Olavarria V.,Centro HTLV |
MacNamara A.,Imperial College London |
And 6 more authors.
Human Immunology | Year: 2012
While most carriers of human T-cell leukemia virus type 1 (HTLV-1) remain asymptomatic throughout their lifetime, infection is associated with the development of adult T-cell leukemia (ATL) and HTLV-1-associated myelopathy/tropical spastic paraparesis (HAM/TSP). The exact parameters that determine these outcomes are unknown but are believed to include host genetic factors that control the immune response to infection. Host response to fellow retroviridae member HIV is influenced by the expression of members of the Killer Immunoglobulin Receptor (KIR) family including KIR3DS1. In this study we examined the association of KIR3DS1 with the outcome of HTLV-1 infection in three geographically distinct cohorts (Jamaican, Japanese and Brazilian). Despite increased prevalence of KIR3DS1 in the HAM/TSP patients of the Jamaican cohort, we found no evidence for a role of KIR3DS1 in influencing control of proviral load or disease outcome. This suggests that unlike HIV, KIR3DS1-mediated regulation of HTLV-1 infection does not occur, or is ineffective. © 2012.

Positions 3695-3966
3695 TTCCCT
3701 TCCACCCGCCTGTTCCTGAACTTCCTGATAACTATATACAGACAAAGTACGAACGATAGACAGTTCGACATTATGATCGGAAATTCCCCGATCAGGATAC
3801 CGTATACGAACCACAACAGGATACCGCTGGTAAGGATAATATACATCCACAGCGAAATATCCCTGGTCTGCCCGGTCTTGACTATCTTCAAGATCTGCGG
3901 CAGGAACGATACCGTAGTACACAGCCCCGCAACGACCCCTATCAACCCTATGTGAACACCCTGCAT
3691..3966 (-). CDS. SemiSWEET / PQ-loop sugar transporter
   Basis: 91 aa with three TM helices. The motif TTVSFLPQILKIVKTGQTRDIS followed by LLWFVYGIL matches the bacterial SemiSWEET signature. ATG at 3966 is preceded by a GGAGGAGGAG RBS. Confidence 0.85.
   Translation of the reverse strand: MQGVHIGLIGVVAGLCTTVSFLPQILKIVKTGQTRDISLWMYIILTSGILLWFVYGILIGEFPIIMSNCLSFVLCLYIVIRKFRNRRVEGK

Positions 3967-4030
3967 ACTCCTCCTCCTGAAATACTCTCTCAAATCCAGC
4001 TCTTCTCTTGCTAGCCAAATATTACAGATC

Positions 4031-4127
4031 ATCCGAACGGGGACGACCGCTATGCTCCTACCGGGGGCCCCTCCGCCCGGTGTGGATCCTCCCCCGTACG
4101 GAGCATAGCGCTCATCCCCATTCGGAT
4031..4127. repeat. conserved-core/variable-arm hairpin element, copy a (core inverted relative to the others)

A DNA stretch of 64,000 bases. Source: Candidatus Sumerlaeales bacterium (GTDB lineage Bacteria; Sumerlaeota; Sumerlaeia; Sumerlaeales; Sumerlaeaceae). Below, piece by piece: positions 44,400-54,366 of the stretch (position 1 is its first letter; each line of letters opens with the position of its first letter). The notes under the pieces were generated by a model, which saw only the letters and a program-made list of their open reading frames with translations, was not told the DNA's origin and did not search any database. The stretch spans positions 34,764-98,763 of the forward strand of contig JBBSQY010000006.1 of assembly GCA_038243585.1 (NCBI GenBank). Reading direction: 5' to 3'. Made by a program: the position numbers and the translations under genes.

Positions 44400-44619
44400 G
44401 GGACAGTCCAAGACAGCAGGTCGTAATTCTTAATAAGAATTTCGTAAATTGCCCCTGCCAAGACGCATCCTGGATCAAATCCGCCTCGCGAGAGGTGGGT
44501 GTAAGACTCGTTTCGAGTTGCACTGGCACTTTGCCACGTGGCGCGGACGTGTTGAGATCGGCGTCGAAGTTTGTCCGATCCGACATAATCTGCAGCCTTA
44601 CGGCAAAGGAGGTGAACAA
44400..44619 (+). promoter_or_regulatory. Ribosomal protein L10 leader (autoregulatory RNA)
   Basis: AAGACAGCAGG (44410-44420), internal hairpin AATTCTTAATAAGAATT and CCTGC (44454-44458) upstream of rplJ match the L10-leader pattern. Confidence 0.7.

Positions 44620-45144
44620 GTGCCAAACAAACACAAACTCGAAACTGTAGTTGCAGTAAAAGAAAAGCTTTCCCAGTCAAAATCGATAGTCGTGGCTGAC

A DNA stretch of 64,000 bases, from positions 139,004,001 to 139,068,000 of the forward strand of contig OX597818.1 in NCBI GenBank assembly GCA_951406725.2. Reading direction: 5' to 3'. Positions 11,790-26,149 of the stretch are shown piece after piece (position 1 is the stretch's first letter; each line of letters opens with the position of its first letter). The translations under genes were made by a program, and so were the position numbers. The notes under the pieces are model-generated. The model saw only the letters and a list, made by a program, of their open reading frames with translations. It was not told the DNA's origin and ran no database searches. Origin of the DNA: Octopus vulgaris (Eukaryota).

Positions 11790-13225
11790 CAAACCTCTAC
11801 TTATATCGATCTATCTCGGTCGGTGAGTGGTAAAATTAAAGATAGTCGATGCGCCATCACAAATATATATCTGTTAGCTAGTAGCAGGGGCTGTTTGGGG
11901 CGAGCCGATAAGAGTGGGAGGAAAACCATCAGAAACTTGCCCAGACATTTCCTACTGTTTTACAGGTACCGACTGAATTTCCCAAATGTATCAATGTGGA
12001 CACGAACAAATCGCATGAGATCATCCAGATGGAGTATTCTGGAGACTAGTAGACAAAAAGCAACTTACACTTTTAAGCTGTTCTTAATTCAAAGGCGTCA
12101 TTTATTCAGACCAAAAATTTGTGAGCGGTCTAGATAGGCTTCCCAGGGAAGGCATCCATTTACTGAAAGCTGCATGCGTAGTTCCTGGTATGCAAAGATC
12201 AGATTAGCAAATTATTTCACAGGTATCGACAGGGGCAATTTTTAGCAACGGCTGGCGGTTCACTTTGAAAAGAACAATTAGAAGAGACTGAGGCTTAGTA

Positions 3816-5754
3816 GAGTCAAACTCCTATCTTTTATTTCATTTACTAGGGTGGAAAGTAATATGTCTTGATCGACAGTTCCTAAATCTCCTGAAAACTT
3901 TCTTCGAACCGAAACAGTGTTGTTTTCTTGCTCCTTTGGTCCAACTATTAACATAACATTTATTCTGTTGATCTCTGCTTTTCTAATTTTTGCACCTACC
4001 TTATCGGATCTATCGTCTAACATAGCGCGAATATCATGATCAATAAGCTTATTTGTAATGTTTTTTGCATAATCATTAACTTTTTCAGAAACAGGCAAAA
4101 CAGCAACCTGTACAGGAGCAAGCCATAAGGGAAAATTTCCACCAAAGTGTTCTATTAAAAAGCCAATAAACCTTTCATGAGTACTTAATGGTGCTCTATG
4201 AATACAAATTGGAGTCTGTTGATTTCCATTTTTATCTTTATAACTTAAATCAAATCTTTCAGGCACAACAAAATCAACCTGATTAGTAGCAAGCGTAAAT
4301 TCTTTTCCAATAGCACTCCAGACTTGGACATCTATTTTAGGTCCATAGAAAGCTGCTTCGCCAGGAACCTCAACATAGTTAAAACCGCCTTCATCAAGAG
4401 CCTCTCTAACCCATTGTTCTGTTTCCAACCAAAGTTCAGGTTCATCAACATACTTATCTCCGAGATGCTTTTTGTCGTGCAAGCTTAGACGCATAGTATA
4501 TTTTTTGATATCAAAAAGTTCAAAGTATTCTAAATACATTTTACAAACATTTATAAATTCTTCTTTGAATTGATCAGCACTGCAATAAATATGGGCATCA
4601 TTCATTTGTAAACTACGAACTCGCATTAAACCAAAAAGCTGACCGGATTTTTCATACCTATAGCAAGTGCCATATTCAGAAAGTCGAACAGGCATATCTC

Data downloaded and analyzed by the New Horizons team indicated the space environment around Pluto and its moons contained only about six dust particles per cubic mile, said CU-Boulder Professor Fran Bagenal, who leads the New Horizons Particles and Plasma Team. "The bottom line is that space is mostly empty," said Bagenal, a faculty member at the Laboratory for Atmospheric and Space Physics (LASP). "Any debris created when Pluto's moons were captured or created during impacts has long since been removed by planetary processes." Studying the microscopic dust grains can give researchers clues about how the solar system was formed billions of years ago and how it works today, providing information on planets, moons and comets, said Bagenal. A paper on Pluto's interaction with the space environment is being published in Science March 17. The study was led by Bagenal and involved more than other 20 researchers, including LASP physics Professor Mihaly Horanyi; CU-Boulder doctoral student Marcus Piquette of the Department of Astrophysical and Planetary Sciences; and Southwest Research Institute (SwRI) postdoctoral researcher Jamey Szalay, who received his doctorate in physics from CU-Boulder under Horanyi last year. Launched in 2006, the New Horizons mission was designed to help planetary scientists better understand the icy world at the edge of our solar system, including Pluto and the Kuiper Belt. A vast region thought to span more than a billion miles beyond Neptune's orbit, the Kuiper Belt is believed to harbor at least 70,000 objects more than 60 miles in diameter and contain samples of ancient material created during the solar system's violent formation some 4.5 billion years ago. Horanyi said the SDC logged thousands of dust grain hits over the spacecraft's nine year, 3 billion-mile journey to Pluto while most of other six instruments slept. "Now we are now starting to see seeing a slow but steady increase in the impact rate of larger particles, possibly indicating that we already have entered the inner edge of the Kuiper Belt," said Horanyi, the principal investigator for the SDC. The CU-Boulder dust counter is a thin film resting on a honeycombed aluminum structure the size of a cake pan mounted on the spacecraft's exterior. A small electronic box functions as the instrument's "brain" to assess each individual dust particle that strikes the detector, allowing the students to infer the mass of each particle. A revolving cast of more than 20 CU-Boulder students, primarily undergraduates, worked on designing and building the SDC for New Horizons between 2002 and 2005. Several students and researchers are now assessing data from the flyby. "Our instrument has been soaring through our solar system's dust disk and gathering data since launch," said Szalay, who works at SwRI headquarters in San Antonio. "It's going to be very exciting to get into the Kuiper Belt and see what we find there." New Horizons is traveling at a mind-blowing 750,000 miles a day. Images from closest approach were taken from roughly 7,700 miles above Pluto's surface. The spacecraft, about the size of a baby grand piano, carries six other instruments. The principal investigator of the New Horizons mission is Alan Stern of the SwRI Planetary Science Directorate in Boulder, who received his doctorate from CU-Boulder in 1989. "CU-Boulder is the only place in the world where students could have built an instrument that eventually flew off to another planet," said Bagenal. The next and final target of New Horizons is a 30-mile-in diameter Kuiper Belt object named 2014 MU69, which the spacecraft is expected to pass in January 2019. Bagenal also is a mission scientist for NASA's Juno Mission to Jupiter, launched in 2011 and which will begin orbiting the gas giant's poles in July. Explore further: Student dust counter breaks distance record on New Horizons mission to Pluto More information: "Pluto's interaction with its space environment: Solar wind, energetic Particles, and Dust," DOI: 10.1126/science.aad9045